Melbourne was the epicenter of the coronavirus pandemic in Australia this summer, with Andrews declaring “catastrophic” at one stage to prevent an outbreak that left up to 725 people in Victoria testing positive for the withdraw in just one day. But from a public health standpoint, Andrews’s decision seems to have worked. While cases in Europe and the United States are on the rise, on Sunday, Australia did not record a new Covid-19 infection for the first time since June.

What Europe needs to achieve in the second key

Outages are multiplying across Europe as Covid-19 cases increase exponentially, threatening to push medical services across the continent to tipping point. Experts are urging European governments to reconsider their pandemic approach, fix its blind spots, and stop another cyclical rise in disease over the next year.
Mark Woolhouse, professor of infectious diseases at the University of Edinburgh, told CNN, it requires looking at the basics: finding all the cases and making sure people adhere to self-isolation and quarantine. Europe is witnessing some movement on the test front. From Friday, residents and workers in the UK city of Liverpool will be checked for Covid-19 regardless of whether they have symptoms. This follows Slovakia, which examined more than half of its population over the weekend, to help prevent a second shutoff.

The world can learn from the way Africa handled Covid

The epidemiologists had predicted that Africa’s weak health systems would collapse under the weight of Covid-19. However, eight months after the pandemic, a continent with a population of 1.3 billion people, reported nearly 1.8 million Covid infections, while the US reported more than 9.2 million infections.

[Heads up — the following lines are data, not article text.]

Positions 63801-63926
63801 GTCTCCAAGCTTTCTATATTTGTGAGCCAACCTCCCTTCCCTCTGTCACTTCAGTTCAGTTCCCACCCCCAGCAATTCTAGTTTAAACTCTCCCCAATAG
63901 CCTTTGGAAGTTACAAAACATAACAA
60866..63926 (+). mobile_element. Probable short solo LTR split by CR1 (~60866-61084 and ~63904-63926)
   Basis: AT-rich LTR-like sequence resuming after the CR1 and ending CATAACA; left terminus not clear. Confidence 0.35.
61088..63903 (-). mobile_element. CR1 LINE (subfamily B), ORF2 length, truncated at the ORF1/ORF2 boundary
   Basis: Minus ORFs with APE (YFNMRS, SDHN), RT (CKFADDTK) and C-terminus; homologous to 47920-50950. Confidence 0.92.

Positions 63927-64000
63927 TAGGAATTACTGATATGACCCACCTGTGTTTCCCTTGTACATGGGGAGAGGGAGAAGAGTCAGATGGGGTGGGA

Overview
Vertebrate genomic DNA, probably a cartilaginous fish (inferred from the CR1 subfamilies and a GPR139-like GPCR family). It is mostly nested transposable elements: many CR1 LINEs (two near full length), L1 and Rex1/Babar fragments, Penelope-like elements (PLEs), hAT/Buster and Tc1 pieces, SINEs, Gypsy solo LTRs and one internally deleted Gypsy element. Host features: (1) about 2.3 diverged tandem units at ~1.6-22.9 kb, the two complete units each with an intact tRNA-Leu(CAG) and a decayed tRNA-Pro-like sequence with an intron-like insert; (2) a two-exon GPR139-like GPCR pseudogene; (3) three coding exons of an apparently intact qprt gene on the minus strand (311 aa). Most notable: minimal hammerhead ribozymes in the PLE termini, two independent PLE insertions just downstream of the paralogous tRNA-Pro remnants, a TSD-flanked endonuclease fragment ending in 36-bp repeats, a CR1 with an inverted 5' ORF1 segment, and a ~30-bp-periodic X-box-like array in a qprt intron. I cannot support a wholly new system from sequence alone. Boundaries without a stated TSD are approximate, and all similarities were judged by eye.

Some of these low reports may be due to poor testing, but Africa as a continent seems to have handled the pandemic more effectively than the United States. While basic factors – such as a young population – may contribute, there are striking differences in leadership quality, disaster response, adherence to scientific advice, and Consistency in pandemic response strategies appears to have played a key role.


  • Why was not the UK public informed of Prince William’s Covid diagnosis?
  • The court ordered the California church to stop major in-house services against restrictions
  • El Paso to get the fourth mobile morgue
  • Massachusetts Governor targets social gatherings in the new order at home


10 tips for voting in safety on Election Day

Millions of Americans are looking to vote today to exercise the right to vote they love. Having a plan to reduce your risk before you start the marathon waiting is very important. This is a fraud panel for a more secure voting experience.

It includes:

  • Spend most of your time waiting outdoors
  • Vote at a less busy time of the day
  • Avoid crowded car, bus or train carpooling services
  • Carefully choose your mask


“It’s like doing the art of being human. So just be human.” – Jeff Warren, author and meditation teacher

Pandemic tension is coming to us, and today’s election has only added to the anxiety for a few. On today’s podcast, CNN Chief Medical Reporter Dr. Sanjay Gupta shares some tips for coping. Listen to me.